Would what I quoted be true of my motherboard?

The first website someone mentioned about having something called clover on the SATA drive and first booting to it then loading the driver for the PCIE NBVME card and proceeding to boot to Windows on the PCIE drive. Will that work and be easy to implement or is there another bootloader that does the same or better or is it not even worth it to try?

If I did try it I'd use a regular hard drive initially to set it up and get it working. That way if somehow it doesn't work or data gets screwed up I have the original SSD that can be simply plugged back in and the PC is as it was before trying the bootloader. The NVME card then becomes just another drive I can use for storage. It is possible to move Fortnite to another location so even if I cannot make the drive bootable I could still put Fortnite on there and maybe the textures will load a little faster.

Of course if there's absolutely no real performance gain to be had I will save my money.

Here's the block diagram of the motherboard.

1 diagram.png
 

ikonix360

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I had figured there wouldn't be much if any difference.

However I could get the better NVME drive and adapter just to try it and if I see no performance gains I can simply wipe the drive and I'll already have the hard drive for my new PC and that will be one thing I do not have to buy later.

If I do for instance go with a used PC how far back in years should I look? I figure maybe about 3-4 maximum.
 

ikonix360

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I decided to get the drive and adapter as I got a bonus from work.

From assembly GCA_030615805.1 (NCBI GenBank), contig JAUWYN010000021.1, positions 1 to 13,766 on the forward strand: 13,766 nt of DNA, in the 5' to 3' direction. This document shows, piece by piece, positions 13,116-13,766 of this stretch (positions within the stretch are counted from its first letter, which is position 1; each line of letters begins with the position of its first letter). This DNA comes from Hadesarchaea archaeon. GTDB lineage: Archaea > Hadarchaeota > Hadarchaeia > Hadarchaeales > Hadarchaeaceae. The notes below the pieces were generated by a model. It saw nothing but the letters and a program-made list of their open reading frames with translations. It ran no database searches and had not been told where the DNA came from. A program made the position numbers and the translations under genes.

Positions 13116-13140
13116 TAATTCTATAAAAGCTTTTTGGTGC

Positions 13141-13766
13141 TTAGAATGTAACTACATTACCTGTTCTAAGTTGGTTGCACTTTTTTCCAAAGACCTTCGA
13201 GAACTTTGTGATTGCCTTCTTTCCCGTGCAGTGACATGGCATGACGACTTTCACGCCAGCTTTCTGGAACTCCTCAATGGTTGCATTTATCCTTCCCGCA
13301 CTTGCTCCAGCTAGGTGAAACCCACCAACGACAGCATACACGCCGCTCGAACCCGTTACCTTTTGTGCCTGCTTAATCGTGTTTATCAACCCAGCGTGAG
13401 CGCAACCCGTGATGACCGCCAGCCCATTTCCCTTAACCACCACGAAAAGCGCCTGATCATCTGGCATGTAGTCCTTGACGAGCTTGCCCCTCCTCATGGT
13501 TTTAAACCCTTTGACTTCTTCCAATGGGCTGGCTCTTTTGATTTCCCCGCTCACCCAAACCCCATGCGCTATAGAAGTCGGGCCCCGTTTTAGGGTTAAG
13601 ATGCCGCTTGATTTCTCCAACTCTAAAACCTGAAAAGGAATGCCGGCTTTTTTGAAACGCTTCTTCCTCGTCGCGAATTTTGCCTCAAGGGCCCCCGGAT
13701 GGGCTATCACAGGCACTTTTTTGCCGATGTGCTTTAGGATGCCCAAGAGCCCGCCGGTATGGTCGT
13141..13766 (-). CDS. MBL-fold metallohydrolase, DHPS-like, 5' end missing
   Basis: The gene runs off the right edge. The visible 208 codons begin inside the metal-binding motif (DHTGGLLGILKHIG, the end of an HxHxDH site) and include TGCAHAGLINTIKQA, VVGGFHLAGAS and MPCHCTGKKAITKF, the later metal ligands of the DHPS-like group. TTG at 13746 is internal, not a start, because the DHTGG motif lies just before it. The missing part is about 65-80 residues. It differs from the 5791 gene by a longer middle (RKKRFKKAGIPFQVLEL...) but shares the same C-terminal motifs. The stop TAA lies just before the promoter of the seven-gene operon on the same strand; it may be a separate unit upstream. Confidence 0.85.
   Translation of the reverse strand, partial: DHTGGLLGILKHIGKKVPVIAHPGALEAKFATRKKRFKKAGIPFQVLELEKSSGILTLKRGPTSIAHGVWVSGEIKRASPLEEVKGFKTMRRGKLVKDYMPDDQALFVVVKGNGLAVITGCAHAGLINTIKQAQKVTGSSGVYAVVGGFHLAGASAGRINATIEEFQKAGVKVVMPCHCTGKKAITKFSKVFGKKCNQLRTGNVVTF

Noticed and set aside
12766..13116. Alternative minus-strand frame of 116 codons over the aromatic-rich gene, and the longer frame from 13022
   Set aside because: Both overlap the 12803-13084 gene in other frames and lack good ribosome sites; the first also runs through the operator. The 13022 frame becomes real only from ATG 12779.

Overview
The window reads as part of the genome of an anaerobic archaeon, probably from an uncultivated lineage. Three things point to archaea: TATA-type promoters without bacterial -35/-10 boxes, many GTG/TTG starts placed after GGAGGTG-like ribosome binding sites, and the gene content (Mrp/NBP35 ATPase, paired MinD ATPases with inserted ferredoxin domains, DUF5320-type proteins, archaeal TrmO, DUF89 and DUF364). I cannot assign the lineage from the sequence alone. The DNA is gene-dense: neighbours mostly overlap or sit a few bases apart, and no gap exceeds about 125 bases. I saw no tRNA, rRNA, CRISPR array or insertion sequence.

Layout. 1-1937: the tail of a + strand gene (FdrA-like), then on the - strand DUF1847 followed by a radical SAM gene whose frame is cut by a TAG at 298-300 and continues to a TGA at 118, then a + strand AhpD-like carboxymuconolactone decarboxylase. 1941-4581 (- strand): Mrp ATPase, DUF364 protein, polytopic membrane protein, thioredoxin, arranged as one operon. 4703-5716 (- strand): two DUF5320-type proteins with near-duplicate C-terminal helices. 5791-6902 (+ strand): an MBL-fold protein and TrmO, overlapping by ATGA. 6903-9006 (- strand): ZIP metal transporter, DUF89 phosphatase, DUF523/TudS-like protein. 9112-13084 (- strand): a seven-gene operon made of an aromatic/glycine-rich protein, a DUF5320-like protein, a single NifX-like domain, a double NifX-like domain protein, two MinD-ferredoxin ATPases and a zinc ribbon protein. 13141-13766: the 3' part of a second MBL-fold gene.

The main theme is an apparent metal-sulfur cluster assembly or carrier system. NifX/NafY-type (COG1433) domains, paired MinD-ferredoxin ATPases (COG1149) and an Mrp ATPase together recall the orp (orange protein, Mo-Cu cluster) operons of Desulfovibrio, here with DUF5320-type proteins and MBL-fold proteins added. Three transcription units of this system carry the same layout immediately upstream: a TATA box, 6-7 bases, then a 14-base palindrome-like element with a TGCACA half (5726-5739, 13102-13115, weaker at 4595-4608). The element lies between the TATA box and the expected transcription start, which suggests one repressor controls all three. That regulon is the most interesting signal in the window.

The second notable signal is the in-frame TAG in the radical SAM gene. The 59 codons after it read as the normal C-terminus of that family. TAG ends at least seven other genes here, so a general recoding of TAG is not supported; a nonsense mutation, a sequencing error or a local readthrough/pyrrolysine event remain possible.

I'm cloning the disk now.

Once done I'll power down and disconnect the SATA cable from the SSD then go in BIOS and see if I can configure it to boot from the drive.

If it does then good. If it does not I've lost nothing as I can simply wipe the drive and re-install Fortnite to it. Gotta find some software to see if the new drive is faster than the SSD with my hardware configuration.

Of course if it boots using the drive and Windows comes up quicker and things load quicker then I'll know for sure it's faster.

If so I'll take the SSD and get a program to back up the main drive to it weekly so that I have a working backup.

EDIT:

I did copy the disk, but realized I should have cloned it.

When I booted up I had bootable add in cards selected in BIOS as the first choice and it said invalid system disk so I at least know it can be seen during the boot process.

Now I'm cloning the drive and will see if I can boot from it.

I used a program to copy the disk initially as I did not want to pay the 54.99 for Mini Tool partition Wizard, but when copy didn't work right I looked again and it was only that price for a whole year so I bought it.

I've used the free version for years to clone disks and do other partition work and it's always been a good piece of software.

EDIT:

Nope can't boot to it. You were right about that.

Now it is possible to use a bootloader on the main drive with the necessary driver for the NVME hard drive and then it will boot from it.

What I will do is putt he bootloader on a thumb drive to experiment with it while the SATS SSD is disconnected so that I do not run the risk of any data loss on the SATA drive.

That way if I simply cannot get the bootloader to be right I can put the SATA drive in and be back to normal.

According to Crystal Disk Mark it seems like there is a significant speed increase with the new drive.


1 SATA.png

1 NVME.png